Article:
HOME AGAIN IN SWITZERLAND
Theo returned home to Basel with mixed emotions. He was pleased that he was able to repay his debt with the paintings he had promised. And he found, as he wrote in his journal, that the city’s cultural life was beginning to blossom. There were concerts by world-famous artists and the city authorities had provided a liberal budget for the visual arts. Frescoes, mosaics and sculptures were ordered to fill every available space in the city. Art had become part and parcel of the social order.
But Theo felt for all that, the painter was still an outsider. “This is not what I am looking for,” he wrote in his journal “It wasn’t that I was anti-establishment. A Ballios I was born and a Ballios I remain. But the life I found in Basel struck me as being fake. I could not become part of it; my whole fabric revolted against it. I longed to find a place where the painter played a natural part in the life of the people.”
The place that Theo longed for was the South Seas. There he had found happiness and contentment, and there he could paint what he wanted to paint and where he wanted to paint without being questioned. It was the freedom he enjoyed and cherished so much. He had to return. But what about the ones he was leaving behind?
Theo wondered how Helga would take his leaving for the second time. He didn’t have to wonder long. He learned she had met the son of another baker, and with the prodding of her father they married. He admitted it was wrong for him to say that he did not feel jilted for he did but beneath it all he was happy for her, and happy for himself. He knew deep down he could never take her to Tahiti with him. He couldn’t take anyone anymore. He had to do what he had to do alone.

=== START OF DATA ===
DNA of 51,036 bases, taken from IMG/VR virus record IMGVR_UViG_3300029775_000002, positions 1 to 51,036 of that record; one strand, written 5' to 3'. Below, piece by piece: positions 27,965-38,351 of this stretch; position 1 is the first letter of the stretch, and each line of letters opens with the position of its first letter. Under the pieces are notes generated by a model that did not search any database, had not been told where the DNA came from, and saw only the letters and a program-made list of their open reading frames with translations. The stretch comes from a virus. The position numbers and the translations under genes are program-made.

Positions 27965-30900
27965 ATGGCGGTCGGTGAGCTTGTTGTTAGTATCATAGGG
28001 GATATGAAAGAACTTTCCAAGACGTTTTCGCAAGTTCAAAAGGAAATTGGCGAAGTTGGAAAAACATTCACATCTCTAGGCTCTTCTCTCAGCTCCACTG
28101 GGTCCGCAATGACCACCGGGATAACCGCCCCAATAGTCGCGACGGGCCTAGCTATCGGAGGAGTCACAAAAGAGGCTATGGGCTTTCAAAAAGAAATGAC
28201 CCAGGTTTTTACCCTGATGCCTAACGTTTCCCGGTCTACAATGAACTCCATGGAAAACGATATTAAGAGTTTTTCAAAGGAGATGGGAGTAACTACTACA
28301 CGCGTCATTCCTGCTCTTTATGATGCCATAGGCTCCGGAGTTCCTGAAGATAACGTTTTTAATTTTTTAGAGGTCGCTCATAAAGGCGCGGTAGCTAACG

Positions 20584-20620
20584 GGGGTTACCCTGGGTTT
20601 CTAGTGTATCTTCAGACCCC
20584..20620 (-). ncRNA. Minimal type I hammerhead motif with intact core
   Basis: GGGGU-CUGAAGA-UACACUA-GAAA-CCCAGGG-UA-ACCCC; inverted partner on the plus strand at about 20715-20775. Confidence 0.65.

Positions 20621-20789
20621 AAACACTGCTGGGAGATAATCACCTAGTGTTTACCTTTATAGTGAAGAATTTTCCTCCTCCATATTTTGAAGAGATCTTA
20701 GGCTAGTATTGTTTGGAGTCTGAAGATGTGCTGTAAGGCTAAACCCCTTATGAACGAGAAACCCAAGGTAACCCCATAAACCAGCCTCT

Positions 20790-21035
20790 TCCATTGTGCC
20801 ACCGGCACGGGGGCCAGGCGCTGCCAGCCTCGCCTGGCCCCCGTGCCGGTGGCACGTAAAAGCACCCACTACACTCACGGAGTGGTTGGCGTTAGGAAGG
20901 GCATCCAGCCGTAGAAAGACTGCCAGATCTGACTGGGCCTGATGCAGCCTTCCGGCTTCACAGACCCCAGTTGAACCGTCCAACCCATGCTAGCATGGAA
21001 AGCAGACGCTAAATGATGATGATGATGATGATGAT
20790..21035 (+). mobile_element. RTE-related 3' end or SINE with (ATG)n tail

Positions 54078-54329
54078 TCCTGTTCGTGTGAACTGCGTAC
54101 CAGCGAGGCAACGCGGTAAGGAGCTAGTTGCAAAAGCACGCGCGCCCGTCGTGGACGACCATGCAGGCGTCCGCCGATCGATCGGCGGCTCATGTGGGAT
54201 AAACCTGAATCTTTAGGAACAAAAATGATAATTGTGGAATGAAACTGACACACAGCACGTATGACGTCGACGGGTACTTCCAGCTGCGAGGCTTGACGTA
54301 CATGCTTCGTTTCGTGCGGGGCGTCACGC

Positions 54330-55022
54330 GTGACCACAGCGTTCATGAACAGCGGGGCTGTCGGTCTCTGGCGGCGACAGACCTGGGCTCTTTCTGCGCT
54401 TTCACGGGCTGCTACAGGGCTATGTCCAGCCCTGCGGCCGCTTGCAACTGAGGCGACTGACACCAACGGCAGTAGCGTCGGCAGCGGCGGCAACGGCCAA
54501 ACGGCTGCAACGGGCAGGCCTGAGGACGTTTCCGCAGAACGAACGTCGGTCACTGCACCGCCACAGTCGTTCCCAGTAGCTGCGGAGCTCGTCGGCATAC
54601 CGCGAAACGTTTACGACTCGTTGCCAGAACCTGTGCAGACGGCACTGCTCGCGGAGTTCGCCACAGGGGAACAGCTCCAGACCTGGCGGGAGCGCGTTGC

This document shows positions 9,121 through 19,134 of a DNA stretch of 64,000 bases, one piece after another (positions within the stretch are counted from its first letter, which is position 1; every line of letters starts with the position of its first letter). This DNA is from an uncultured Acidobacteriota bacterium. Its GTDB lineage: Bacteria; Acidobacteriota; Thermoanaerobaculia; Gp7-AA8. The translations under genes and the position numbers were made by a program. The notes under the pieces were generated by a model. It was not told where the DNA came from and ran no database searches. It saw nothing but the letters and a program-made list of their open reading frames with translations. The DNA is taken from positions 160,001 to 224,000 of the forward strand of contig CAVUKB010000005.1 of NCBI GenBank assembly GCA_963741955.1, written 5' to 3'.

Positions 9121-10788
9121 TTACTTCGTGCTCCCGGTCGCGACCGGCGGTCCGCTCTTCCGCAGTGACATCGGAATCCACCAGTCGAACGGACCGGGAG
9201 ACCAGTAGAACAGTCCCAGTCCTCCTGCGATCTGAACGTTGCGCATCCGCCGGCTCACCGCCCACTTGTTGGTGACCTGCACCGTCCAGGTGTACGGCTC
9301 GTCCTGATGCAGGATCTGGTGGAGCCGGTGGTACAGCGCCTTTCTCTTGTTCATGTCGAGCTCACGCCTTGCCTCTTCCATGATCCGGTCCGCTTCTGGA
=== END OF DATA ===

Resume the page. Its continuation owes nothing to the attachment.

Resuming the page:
Thus, Theo planned his return. With the success of his first trip he was not criticized and thought to be crazy as he had been before. But what would be painful was leaving his mother, father and sister. His father still had hopes that his son would come back to the fold. The problem was alleviated somewhat when his sister began to take an interest in the office machine business. But the news of Theo leaving again was not taken lightly. The mental suffering, the anguish that he had to endure, was his awareness that this was not going to be a short trip. He was returning to the South Seas to make it his home, to remain the rest of his life. To remain in Basel was to lose himself as an artist. It was most likely he might never return, never to see his mother and father again. His only salvation was the hope that they would understand. And for that, only time would tell.
Theo was not that solvent and money, as always, was the problem. But he wouldn’t let that deter him. Wealth to him was not money; he felt he was wealthy. Happy as a lark, once decisions were made and plans settled, he began to round up subscriptions for a new paintings club. “Not that I needed all that much. Sea fares were still cheap in those days in the fall of 1934,” he wrote in his journal. And so for 350 francs he bought a passage on the Hakezaki Maru to Singapore.